In the target-crazy world that is modern Britain, it should come as no surprise that employees should be set ambitious goals and have their performance measured. As the thinking goes, if it's good enough for the NHS and schools, then it's good enough for voluntary organisations.
You would think that nothing could be simpler than managing people, but the underperformance of organisations suggests otherwise. The effective boss motivates staff and appraises their performance in a way that encourages ever better productivity. But how many bosses fall down at the first hurdle by sidling out of appraisals or using them to castigate quivering employees?
Things used to be much more straightforward. A century ago, it was enough for managers to simply order their workers to do things. If employees failed to comply, they were fired; if production targets were surpassed new workers were taken on. People were seen as mere factors of production.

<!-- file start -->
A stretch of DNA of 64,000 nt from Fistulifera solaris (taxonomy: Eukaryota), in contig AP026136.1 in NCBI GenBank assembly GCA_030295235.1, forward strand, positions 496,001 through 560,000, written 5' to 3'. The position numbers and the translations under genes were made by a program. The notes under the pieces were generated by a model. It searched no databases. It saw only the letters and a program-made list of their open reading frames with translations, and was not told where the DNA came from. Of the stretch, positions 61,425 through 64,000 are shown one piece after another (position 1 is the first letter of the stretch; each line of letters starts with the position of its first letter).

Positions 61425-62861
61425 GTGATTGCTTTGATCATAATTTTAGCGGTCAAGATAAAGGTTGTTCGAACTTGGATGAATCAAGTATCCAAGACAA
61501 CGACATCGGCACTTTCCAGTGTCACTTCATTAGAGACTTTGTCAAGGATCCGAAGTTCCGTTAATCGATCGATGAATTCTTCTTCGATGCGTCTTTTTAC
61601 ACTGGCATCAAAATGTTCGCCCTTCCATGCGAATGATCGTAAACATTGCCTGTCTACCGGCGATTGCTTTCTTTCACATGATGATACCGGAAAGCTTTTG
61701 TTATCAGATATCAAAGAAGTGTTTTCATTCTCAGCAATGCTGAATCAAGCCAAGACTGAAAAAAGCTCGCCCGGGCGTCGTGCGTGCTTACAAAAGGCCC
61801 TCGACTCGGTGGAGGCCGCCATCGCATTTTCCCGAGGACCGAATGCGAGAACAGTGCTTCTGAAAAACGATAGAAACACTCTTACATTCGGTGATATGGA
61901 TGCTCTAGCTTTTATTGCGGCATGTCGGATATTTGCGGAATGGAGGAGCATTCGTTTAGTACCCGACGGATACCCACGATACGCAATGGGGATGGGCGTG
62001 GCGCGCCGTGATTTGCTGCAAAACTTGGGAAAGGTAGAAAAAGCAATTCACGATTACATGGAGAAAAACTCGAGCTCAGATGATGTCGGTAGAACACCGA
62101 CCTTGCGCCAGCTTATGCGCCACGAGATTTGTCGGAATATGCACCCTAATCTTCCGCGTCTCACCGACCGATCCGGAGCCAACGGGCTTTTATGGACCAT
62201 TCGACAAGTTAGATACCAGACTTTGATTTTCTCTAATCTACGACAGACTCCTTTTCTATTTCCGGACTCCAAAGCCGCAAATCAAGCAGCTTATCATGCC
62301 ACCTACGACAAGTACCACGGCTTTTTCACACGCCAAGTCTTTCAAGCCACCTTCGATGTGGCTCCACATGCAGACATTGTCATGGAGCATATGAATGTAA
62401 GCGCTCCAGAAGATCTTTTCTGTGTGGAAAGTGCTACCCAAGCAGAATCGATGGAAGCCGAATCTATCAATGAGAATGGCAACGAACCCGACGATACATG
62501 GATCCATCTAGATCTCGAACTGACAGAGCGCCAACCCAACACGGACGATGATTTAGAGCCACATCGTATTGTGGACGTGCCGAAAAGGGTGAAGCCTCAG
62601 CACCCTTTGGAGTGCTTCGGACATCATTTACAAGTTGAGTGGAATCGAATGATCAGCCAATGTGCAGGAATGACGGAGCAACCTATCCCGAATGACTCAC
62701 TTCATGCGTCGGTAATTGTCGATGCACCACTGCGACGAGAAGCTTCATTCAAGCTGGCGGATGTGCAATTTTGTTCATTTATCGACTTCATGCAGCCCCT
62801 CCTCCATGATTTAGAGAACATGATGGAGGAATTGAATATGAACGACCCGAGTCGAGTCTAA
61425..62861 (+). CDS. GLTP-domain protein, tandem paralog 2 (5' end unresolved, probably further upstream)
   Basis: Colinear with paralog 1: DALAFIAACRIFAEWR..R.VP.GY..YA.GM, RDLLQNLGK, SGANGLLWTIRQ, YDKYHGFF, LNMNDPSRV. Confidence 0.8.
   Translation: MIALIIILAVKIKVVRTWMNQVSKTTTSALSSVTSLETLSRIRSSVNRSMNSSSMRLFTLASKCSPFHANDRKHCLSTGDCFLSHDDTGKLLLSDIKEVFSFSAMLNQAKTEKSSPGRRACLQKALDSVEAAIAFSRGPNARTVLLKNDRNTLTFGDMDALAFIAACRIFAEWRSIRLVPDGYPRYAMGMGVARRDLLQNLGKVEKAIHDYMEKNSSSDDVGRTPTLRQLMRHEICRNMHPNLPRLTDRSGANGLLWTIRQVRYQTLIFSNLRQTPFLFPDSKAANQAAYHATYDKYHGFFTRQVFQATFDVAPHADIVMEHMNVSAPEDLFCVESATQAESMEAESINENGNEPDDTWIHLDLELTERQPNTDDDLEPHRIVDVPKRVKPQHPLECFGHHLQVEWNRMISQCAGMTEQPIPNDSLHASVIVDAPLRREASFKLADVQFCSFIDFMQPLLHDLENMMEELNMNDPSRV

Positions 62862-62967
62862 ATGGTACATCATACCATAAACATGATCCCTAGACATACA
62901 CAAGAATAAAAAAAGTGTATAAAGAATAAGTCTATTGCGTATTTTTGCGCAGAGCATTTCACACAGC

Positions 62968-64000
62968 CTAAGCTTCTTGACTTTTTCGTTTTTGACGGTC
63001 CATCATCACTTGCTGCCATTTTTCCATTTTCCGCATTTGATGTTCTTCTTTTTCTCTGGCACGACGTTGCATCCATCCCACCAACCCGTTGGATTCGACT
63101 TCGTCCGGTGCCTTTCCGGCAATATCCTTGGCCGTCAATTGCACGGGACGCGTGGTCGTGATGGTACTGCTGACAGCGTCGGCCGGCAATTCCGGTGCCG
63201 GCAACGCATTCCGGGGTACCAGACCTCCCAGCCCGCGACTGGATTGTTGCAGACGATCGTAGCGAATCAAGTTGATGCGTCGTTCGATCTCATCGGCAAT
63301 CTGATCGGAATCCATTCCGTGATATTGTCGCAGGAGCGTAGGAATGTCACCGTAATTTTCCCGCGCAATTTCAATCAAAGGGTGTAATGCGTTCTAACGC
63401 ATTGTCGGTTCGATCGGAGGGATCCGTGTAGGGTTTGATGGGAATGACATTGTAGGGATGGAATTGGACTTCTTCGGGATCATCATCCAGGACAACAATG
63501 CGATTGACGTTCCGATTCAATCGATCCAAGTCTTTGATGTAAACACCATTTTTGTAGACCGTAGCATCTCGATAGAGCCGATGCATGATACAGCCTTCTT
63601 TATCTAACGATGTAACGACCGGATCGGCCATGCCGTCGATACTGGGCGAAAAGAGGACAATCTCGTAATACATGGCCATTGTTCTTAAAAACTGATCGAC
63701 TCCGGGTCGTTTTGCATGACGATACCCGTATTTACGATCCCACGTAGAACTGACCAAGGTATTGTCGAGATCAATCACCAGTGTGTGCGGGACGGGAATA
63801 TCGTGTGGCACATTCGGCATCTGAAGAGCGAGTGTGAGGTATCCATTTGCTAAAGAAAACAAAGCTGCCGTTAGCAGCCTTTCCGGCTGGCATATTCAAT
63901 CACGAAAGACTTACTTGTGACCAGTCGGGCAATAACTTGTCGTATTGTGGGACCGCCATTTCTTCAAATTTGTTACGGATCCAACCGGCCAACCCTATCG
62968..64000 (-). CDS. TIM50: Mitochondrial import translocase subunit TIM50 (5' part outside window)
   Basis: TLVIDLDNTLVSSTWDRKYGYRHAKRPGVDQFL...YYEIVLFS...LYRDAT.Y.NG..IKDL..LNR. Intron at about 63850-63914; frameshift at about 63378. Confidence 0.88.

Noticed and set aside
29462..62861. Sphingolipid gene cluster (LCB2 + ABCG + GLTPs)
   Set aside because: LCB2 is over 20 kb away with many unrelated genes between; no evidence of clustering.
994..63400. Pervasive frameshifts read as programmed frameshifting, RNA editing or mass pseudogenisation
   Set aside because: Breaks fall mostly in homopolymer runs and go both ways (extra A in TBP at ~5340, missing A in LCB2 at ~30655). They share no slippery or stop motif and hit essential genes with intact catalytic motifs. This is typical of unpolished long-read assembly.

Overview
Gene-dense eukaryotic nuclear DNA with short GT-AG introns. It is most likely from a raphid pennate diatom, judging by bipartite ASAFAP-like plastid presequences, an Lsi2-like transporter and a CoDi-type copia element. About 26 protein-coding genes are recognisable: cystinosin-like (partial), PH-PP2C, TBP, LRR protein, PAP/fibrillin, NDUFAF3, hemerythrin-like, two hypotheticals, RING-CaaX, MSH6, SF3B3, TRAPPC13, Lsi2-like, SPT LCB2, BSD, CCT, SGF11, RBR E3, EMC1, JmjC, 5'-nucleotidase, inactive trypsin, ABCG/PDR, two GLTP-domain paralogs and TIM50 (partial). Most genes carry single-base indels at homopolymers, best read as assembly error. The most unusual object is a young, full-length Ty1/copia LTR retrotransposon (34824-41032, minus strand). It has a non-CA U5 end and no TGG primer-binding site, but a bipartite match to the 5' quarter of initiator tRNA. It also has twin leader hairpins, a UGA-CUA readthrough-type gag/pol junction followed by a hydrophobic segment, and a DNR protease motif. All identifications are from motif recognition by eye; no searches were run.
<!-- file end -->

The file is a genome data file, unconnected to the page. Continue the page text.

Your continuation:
But in 1911, US engineer Frederick Taylor published The Principles of Scientific Management, in which he wrote: "The principal object of management should be to secure the maximum prosperity for the employer, coupled with the maximum prosperity for each employee." His writing precipitated a shift in workplace attitudes: workers would no longer be viewed as small cogs in a larger machine but as individuals with their own needs and desires.
A century on, where are things heading? There appears to be a gap between individual and organisational performance. Targets are set, then missed and the mud-slinging begins. Blame flies around and morale gets lower. Some organisations simply get rid of underperformers, but that pushes the problem under the carpet. Until some realism is introduced, managers will continue to set unachievable and meaningless targets for their employees and bang their heads against the wall when they remain unmet.
- Emma De Vita is a senior section editor on Management Today.